Flauhaus said, after years of working to keep the legacy of May 4, he finally got what he was hoping for: the university taking responsibility in continuing the commemoration of May 4.

A resolution, which passed in March, takes the responsibility of planning and executing the annual commemoration from the May 4 Task Force to the university. This also means the university will continue to educate students on the shootings and preserve the sites where it happened, Farmer said.

“This guarantees [May 4’s] legacy will be honored,” Flauhaus said.

Farmer encourages students to come out to the year’s events, especially the ones that link to a particular interest of theirs. She also recommends reading the common readings, volunteering for the May 4 Task Force and taking part in activism and voting.

“One of the legacies of May 4 is that the voting age is lowered,” Farmer said. “So one of the ways is to vote, be active and care about your First Amendment rights.”

Farmer said the Kent State community bears great responsibility because of its history.

“Be informal educators,” Farmer said. “It’s a great time for... the Kent State community to tell its own story. Too often this story has been told by outsiders and that’s not always true to the experience of the people here and to the history of what happened.”

Wick Poetry Center Events

Some May 4 events will be put on by the Wick Poetry Center. This includes the “May 4 Listening Wall,” a tool allowing users to upload primary source documents from May 4 onto a large touchscreen and listen to them while reading a transcript of the document, said David Hassler, the director of the Wick Poetry Center.

“As you tap words on the transcript, you build your own word pool, you can move those words around and create your own found reflection, your own poem, and record a video of your face explaining it and putting it back on the listening wall,” Hassler said. “It builds community conversation around the subject.”

The tool will debut at the National Council for the Social Studies conference in Austin, Texas, this November. It will then tour around the country, and hopefully making a stop at Kent State, Hassler said. Hassler hopes the tool will help audiences outside of Kent engage with the meaning of May 4.

Another Wick project is a radio adaptation of Hassler’s 2009 play, May 4th Voices: Kent State, 1970. The project is a collaboration with WKSU and will play nationally on NPR stations. Some of the plays’ characters will be voiced by celebrities and artists, including Tina Fey and her husband, Jeff Richmond, Hassler said.

An educational website with resources for May 4 from the Kent State Library archives will be created to accompany the play. The archives would be used by teachers, he said.

The play is based on the Kent State Shootings Oral History Project, which tells the story of May 4 from the many different perspectives and witnesses, Hassler said.

“[The play] tells the human story of May 4 and its aftermath, capturing the sense of trauma, confusion and fear felt by all people regardless of where they stood that day,” he said.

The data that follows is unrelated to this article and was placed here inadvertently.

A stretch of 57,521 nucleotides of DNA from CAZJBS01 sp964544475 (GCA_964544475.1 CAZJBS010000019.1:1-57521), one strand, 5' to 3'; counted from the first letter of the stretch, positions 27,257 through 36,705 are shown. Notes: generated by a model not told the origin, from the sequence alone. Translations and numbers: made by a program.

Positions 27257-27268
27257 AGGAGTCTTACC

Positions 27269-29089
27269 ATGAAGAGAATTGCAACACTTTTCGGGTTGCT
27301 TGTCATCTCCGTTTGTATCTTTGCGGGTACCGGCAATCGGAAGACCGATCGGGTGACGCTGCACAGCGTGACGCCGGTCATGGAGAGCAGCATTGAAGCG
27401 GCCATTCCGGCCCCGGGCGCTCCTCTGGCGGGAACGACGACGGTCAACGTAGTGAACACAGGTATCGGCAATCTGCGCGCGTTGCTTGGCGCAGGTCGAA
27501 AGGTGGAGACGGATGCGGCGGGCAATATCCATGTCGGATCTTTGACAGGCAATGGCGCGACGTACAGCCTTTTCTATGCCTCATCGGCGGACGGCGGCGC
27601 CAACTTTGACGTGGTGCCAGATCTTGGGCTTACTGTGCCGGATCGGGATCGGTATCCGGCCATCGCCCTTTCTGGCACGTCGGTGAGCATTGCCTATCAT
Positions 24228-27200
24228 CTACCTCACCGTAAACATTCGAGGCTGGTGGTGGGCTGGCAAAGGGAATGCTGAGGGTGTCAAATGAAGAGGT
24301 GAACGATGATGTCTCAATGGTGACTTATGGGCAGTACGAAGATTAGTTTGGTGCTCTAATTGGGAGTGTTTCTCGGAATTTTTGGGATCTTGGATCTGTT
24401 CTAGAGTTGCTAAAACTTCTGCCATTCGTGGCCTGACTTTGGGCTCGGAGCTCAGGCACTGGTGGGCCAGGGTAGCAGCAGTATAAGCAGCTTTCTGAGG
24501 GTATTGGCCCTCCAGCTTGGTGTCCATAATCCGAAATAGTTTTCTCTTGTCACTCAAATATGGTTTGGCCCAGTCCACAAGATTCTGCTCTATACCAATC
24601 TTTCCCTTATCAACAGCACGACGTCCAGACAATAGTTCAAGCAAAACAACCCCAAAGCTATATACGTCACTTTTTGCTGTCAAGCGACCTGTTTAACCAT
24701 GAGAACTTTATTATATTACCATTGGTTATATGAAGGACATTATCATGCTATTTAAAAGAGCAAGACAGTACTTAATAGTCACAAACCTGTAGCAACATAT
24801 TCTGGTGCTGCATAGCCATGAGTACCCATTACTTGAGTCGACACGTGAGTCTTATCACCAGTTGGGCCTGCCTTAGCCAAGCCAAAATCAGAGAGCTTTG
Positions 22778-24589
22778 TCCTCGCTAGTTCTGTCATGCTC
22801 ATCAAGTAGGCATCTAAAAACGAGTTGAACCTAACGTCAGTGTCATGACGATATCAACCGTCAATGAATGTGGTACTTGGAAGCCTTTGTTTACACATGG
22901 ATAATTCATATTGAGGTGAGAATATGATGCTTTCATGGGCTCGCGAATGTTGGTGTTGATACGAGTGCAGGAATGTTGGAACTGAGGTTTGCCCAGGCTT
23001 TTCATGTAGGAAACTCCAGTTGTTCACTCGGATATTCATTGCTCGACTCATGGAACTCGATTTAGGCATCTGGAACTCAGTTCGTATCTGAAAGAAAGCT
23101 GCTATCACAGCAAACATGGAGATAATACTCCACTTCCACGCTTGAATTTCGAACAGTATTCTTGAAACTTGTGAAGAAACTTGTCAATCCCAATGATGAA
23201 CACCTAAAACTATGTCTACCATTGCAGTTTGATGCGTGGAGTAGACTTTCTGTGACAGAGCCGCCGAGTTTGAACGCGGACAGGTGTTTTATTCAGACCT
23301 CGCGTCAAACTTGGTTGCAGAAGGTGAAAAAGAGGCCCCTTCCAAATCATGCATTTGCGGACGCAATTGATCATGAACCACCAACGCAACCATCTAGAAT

The poetry center will also put out two national calls for poets to contribute to May 4 projects.

One of the calls is for a “Global Community Poem.” Poets will be asked to add lines to a global poem about peace and conflict transformation. It will utilize Submittable, a submissions portal used for poetry submissions, Hassler said.

“The resulting poem will connect writers from around the world to the [commemoration],” he said. “As well as the resulting appeal for peace and advocacy.”

Hassler is working with the City of Kent to put flat-screen televisions in business windows downtown to display the poem, so people can read the poem while walking.

The second call to poets will be for full-length poems about peace and conflict transformation. The poems will be judged and the top five winners will be given the opportunity to read their poems at the May 4 Music and Poetry Event, Hassler said.

Along with reading their poems, the selected poets will have their poems turned into musical compositions by composition students at Kent State’s School of Music, he said.

Naomi Shihab Nye, an award-winning Palestinian-American poet, will also have a poetry reading session. Shihab Nye will also choose the winner of the full-length poem contest, he said.

“We believe that her experience working with communities around difficult and painful subjects, including gun violence, makes her the perfect guest for a reading on campus,” Hassler said.

The poetry center’s involvement in May 4 events was inspired by the founding director, Maggie Anderson, Hassler said. In 1990, she hosted a multi-day gathering of poets from around the world for poetry readings around peace and conflict resolution.

“I was a graduate student at the time and profoundly impressed and inspired by that,” Hassler said. “I’m kind of carrying on that legacy...this is the most involved the poetry center has ever been.”

Nathan Mehring covers downtown. Contact him at nmehring@kent.edu